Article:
M attained age 65 in February 1963, at which time he applied for and was awarded old age social security insurance benefits. Although social security benefits may be paid retroactively up to twelve months prior to the application date, M waived any and all retroactive benefits because he erroneously believed that his private pension plan would penalize him for receiving such back paid benefits.
When M discovered later that year in November that his pension would not thus penalize him, he sought to modify his benefits application to rescind the waiver. If he had filed a new application and requested the year’s worth of retroactive benefits, his benefits would only have been paid back to November 1962, instead of February 1962.
Luckily for M, there was nothing in the social security law that said a waiver of retroactive benefits was irrevocable. In the absence of such a specific provision making an election irrevocable, M was free to modify his benefits application and request the retroactive benefits back to February 1962.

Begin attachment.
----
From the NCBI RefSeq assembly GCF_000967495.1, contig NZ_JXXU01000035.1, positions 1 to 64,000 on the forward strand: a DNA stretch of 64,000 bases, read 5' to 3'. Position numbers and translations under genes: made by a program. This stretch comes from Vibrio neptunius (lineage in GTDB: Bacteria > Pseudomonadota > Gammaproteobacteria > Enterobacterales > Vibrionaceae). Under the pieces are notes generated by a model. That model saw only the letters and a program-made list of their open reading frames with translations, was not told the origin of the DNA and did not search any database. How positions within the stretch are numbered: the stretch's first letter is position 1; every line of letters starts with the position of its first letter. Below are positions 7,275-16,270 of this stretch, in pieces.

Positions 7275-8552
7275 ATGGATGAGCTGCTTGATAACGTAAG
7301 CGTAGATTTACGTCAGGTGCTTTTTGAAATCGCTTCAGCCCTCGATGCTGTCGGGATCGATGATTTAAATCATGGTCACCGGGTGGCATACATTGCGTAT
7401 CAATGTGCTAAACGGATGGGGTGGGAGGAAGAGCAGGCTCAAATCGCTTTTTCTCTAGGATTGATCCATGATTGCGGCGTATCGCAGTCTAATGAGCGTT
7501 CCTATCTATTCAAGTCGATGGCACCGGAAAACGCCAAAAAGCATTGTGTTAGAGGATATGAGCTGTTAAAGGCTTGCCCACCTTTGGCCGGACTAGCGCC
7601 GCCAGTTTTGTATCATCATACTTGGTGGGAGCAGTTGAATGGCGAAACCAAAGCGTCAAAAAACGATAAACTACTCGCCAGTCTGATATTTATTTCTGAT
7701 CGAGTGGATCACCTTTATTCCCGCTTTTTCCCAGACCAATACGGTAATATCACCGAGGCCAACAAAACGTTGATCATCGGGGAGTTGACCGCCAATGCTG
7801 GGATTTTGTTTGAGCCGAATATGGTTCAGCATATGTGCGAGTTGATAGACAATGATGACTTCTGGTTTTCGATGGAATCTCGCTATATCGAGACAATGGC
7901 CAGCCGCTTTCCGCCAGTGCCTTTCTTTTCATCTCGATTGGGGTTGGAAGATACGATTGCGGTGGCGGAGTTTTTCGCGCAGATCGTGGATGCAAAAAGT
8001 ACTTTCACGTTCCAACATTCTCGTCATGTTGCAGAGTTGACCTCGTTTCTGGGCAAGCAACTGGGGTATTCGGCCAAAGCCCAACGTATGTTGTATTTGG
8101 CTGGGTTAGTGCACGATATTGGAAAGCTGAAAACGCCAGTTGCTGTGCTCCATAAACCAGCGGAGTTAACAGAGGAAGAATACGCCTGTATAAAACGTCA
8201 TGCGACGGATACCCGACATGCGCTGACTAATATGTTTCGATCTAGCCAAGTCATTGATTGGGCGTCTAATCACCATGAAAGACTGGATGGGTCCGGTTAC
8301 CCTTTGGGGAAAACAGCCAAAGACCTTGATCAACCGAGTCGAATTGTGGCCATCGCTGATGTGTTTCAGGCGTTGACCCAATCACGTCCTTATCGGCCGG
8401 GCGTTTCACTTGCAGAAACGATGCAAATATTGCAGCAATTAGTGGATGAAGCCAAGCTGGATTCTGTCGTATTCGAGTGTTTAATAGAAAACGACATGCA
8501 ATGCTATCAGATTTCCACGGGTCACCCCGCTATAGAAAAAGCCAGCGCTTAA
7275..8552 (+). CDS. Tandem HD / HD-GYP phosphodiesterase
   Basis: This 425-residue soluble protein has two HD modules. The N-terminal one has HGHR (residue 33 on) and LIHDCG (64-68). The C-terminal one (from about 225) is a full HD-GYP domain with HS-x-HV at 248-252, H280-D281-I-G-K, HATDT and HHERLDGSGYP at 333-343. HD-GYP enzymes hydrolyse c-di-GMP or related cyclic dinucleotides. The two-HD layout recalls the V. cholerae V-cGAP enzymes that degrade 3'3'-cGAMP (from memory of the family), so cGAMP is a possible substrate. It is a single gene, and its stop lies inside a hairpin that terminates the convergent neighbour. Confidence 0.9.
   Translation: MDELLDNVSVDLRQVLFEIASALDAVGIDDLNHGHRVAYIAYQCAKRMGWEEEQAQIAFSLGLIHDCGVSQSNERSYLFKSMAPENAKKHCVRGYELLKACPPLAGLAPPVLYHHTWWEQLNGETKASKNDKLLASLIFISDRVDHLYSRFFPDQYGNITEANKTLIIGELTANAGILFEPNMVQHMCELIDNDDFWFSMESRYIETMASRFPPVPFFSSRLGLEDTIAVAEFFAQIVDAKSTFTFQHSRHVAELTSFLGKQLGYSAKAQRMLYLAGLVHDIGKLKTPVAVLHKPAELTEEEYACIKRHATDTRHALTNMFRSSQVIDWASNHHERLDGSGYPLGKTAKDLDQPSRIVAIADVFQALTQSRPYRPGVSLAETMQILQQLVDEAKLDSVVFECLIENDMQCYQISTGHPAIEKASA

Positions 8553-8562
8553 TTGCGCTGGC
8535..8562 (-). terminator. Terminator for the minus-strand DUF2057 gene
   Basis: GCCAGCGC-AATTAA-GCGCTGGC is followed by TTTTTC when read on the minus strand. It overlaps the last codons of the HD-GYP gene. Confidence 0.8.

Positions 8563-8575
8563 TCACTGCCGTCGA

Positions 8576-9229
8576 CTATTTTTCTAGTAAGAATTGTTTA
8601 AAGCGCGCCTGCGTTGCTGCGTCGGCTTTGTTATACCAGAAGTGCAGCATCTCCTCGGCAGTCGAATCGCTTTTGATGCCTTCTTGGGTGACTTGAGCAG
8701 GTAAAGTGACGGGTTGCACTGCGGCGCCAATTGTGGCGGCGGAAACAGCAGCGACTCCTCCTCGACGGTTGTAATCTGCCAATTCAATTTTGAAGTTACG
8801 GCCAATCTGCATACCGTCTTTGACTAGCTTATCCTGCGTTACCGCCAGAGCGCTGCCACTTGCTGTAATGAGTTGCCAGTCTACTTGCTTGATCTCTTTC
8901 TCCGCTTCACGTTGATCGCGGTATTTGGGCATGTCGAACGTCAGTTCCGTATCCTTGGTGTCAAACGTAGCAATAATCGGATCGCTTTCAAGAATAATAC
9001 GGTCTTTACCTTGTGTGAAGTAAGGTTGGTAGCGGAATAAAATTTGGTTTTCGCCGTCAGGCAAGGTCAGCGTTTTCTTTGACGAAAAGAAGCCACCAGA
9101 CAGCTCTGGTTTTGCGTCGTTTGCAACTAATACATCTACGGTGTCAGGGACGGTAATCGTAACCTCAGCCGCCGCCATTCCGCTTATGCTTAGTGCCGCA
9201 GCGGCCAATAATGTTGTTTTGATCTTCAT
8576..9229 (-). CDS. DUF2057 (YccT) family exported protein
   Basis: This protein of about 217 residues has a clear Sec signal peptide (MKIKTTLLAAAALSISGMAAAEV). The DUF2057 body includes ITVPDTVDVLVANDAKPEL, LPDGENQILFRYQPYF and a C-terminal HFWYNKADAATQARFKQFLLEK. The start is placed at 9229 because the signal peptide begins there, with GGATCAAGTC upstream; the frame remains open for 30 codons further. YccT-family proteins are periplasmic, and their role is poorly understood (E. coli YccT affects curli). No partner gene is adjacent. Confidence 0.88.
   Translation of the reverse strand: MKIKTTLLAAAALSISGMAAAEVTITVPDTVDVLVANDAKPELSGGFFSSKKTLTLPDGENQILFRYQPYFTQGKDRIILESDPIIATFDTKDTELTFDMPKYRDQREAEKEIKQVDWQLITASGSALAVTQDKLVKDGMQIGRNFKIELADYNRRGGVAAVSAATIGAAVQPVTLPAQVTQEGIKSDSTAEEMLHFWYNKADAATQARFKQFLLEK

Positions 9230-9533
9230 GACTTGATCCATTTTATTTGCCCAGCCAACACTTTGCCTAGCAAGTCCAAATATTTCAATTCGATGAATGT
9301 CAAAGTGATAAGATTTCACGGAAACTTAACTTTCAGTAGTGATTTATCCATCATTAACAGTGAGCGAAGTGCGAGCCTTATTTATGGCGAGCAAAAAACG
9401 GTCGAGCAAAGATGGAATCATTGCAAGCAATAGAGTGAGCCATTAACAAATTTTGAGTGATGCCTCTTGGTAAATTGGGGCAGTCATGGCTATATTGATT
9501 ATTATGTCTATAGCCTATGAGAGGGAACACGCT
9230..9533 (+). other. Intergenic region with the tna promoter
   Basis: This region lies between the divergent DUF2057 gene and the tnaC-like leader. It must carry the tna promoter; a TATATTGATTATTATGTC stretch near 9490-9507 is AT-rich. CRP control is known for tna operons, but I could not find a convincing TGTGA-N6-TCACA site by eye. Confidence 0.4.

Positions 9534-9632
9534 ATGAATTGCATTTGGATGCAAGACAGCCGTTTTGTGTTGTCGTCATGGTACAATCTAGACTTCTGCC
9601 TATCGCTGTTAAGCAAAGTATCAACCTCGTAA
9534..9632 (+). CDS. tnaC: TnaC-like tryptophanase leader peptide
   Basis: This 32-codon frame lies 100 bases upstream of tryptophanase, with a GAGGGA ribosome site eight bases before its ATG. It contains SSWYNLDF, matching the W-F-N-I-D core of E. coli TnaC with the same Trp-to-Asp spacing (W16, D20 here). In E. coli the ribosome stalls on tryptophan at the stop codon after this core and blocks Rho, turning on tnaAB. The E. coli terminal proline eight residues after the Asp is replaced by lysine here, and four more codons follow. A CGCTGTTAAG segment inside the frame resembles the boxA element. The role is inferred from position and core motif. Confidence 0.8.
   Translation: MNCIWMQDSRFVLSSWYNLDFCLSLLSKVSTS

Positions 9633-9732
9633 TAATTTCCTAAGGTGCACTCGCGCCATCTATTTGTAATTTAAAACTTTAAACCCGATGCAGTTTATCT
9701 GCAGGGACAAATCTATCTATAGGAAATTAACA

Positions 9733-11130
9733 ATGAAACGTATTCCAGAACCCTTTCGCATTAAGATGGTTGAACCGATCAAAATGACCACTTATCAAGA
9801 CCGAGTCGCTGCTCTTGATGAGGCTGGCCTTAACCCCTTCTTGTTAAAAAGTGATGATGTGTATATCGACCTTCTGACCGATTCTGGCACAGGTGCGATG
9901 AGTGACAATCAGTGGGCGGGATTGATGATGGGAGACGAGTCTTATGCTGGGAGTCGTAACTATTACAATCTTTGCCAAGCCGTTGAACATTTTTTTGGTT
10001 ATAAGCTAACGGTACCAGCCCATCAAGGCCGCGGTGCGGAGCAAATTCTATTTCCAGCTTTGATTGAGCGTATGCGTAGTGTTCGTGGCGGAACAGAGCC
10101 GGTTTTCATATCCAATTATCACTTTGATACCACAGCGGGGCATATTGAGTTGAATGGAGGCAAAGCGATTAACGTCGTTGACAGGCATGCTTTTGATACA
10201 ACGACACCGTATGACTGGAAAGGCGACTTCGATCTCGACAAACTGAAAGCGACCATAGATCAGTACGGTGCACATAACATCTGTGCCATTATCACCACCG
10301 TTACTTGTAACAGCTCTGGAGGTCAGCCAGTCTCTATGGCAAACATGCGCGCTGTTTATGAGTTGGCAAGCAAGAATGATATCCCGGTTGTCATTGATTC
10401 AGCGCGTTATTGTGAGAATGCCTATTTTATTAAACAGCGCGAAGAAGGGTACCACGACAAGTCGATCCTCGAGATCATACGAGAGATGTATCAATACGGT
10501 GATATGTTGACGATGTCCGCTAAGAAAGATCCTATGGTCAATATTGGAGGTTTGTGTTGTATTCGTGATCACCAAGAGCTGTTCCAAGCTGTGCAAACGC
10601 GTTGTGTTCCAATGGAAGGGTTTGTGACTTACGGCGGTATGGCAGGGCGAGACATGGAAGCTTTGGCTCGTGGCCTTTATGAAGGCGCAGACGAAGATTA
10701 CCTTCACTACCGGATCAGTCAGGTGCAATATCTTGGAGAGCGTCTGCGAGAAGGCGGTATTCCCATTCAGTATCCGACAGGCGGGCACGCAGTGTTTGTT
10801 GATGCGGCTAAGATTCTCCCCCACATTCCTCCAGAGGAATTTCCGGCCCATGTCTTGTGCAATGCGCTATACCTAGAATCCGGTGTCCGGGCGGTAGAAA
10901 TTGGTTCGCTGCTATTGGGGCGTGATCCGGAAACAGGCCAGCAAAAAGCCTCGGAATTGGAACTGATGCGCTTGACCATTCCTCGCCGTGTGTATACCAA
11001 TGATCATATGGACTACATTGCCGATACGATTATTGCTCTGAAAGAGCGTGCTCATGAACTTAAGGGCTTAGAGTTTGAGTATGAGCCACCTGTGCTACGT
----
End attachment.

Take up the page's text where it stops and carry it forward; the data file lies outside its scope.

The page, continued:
See Social Security Ruling (SSR) 69-19.
To summarize the lesson we learn from M, as I see it: when the option is available, modify or correct a disadvantageous election rather than refiling the entire application.
This material should not be construed as legal advice for any particular fact situation but is intended for general informational purposes only. For advice specific to any individual situation, an experienced attorney should be contacted.
When it comes the family law and social security disability, each client and case is different. It is also important to select an attorney with the experience, skills and professionalism required to address your legal issues. To learn more, contact the Salt Lake City law offices of Melvin A. Cook and schedule an initial consultation to discuss your case.